My mom used to say it, now I have to say it: Most people are good. Especially in this day and age, when so many of us are at each other’s throats for so many reasons, it’s worth saying it again and again and again. Most people are good. As folks online spew invective reducing whole demographic groups to something subhuman, and all you want to do is spew invective back, it needs to be repeated like a holy mantra. Most people are good. Most people are good. Most people are good.
I was reminded of this one morning not too long ago, when, clearing out of a recent snowstorm, I looked up and saw a city plow headed my way. I had just finished shoveling the driveway. Now I’d have to re-shovel it. No getting to work on time today. Great! I said to myself with wilting sarcasm. Maybe I’ll throw out my back in the process, too!
Sure enough, the plow chugged past, dumping a nice fresh ridge of crappy icy wintry detritus along my driveway and, even better, blocking my car. I dug in and started clearing it, reminding myself that A) I live in a city; B) I’m grateful the city plows its streets; and C) given A and B, wasn’t I kind of an unappreciative urban a-hole for feeling anything but gratitude toward the guy steering the plow? I hadn’t gotten too far with either my crap-clearing or my internal remonstrative soliloquizing when the plow, hitting the dead end, turned and headed back toward me.
I stopped shoveling. Looked up. Gave him a li’l wave — not big, not both arms, but not sarcastic, either. An actual, non-snotty, thanks-for-doing-your-job wave. A little smile thrown in. And lo and behold, the driver of the plow proceeded to steer the vehicle my way, quickly and miraculously clearing the pile of crap from my driveway that he had previously desposited. Inwardly I screamed HOLY HOLY SHIT THAT IS THE KINDEST THING ANYONE HAS EVER DONE FOR ANYONE ELSE IN THE HISTORY OF THE HUMAN RACE. Outwardly I waved again — with both arms this time, one hand clutching the shovel — and yelled THANK YOU THANK YOU THANK YOU as the plow-man chugged away.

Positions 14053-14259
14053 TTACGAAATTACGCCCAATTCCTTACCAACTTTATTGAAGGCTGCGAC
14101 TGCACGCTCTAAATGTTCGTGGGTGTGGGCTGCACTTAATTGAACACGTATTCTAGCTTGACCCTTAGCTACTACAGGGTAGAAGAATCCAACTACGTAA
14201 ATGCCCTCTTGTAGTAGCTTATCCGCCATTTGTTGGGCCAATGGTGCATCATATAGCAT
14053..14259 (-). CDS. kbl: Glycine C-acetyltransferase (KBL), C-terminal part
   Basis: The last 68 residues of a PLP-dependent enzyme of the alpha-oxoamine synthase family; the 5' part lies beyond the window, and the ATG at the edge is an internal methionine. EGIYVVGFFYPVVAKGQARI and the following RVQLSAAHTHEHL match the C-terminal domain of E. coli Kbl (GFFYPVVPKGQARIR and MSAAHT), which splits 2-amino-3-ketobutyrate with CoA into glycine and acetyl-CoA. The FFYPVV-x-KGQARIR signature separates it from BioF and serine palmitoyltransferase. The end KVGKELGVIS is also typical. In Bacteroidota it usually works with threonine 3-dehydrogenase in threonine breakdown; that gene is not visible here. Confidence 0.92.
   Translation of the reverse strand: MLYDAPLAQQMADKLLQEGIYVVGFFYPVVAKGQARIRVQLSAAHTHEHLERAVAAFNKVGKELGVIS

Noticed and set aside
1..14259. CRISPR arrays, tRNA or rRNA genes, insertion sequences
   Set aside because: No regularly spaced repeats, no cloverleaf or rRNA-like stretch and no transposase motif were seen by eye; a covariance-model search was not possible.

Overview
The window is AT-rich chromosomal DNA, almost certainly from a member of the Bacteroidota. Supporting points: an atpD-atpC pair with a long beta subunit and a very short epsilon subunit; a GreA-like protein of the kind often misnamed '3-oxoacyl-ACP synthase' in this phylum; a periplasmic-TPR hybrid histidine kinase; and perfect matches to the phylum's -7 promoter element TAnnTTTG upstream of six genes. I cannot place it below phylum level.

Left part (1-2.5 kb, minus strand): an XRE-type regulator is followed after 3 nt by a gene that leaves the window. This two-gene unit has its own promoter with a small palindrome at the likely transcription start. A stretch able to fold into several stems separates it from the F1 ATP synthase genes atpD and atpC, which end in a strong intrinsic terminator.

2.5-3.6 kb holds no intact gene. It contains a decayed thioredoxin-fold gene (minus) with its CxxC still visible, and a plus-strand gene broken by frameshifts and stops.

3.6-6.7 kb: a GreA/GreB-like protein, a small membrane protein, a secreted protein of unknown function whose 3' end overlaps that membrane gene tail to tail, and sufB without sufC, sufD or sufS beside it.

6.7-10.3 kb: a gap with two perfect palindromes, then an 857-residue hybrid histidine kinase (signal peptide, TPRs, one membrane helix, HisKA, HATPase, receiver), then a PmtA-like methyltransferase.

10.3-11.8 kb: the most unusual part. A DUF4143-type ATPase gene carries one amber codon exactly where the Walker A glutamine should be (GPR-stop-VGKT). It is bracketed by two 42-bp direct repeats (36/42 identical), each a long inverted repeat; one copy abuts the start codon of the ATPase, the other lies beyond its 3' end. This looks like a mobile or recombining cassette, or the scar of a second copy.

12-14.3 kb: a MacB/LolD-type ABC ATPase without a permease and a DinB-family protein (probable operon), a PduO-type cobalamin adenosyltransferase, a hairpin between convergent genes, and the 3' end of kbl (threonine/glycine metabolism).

It was a little thing that meant a lot. Most people are good. I was reminded of all the times neighborhood snow angels have cleared my sidewalk after a storm. Most people are good. I thought of all the friends and neighbors who brought casseroles to my house after my husband died. Most people are good. I thought of the woman who ran to my side last winter when I slipped and fell on the ice. Most people are good. I thought of all the folks who’ve held doors open for me, all the folks who’ve waved me ahead of them in traffic, all the folks who’ve fielded some stooooopid question of mine at the bank or at the auto mechanic’s or on the phone with Verizon and answered with patience and kindness. Most people are good.
These are little things, little moments, little passing nods to my humanity and theirs. Such gestures aren’t monumental acts of charity or self-sacrifice. They can’t be deducted from our taxes or trumpeted before a mob of fans. They don’t translate into anything approaching sainthood or celebrity. They aren’t anything major; they’re small and mundane. But that’s why they matter. That’s why they sustain us. Because, in the thick of all that whirls around us, amid all the everyday stressors and endless striving and crackpot news cycles that divide and distress and demonize the Other, it’s those tiny sparks of decency or cheer that remind us we’re all connected and help us clear the crap from our lives.
I don’t know the snow-plow driver who came down my street that morning. I barely even saw his face. I don’t know his name. I don’t know his politics. I don’t know a damn thing about him. All I know is, he saw me, steered his truck toward me and shoved a pile of icy crap out of my driveway. And you know what? That’s enough.
Most people are good.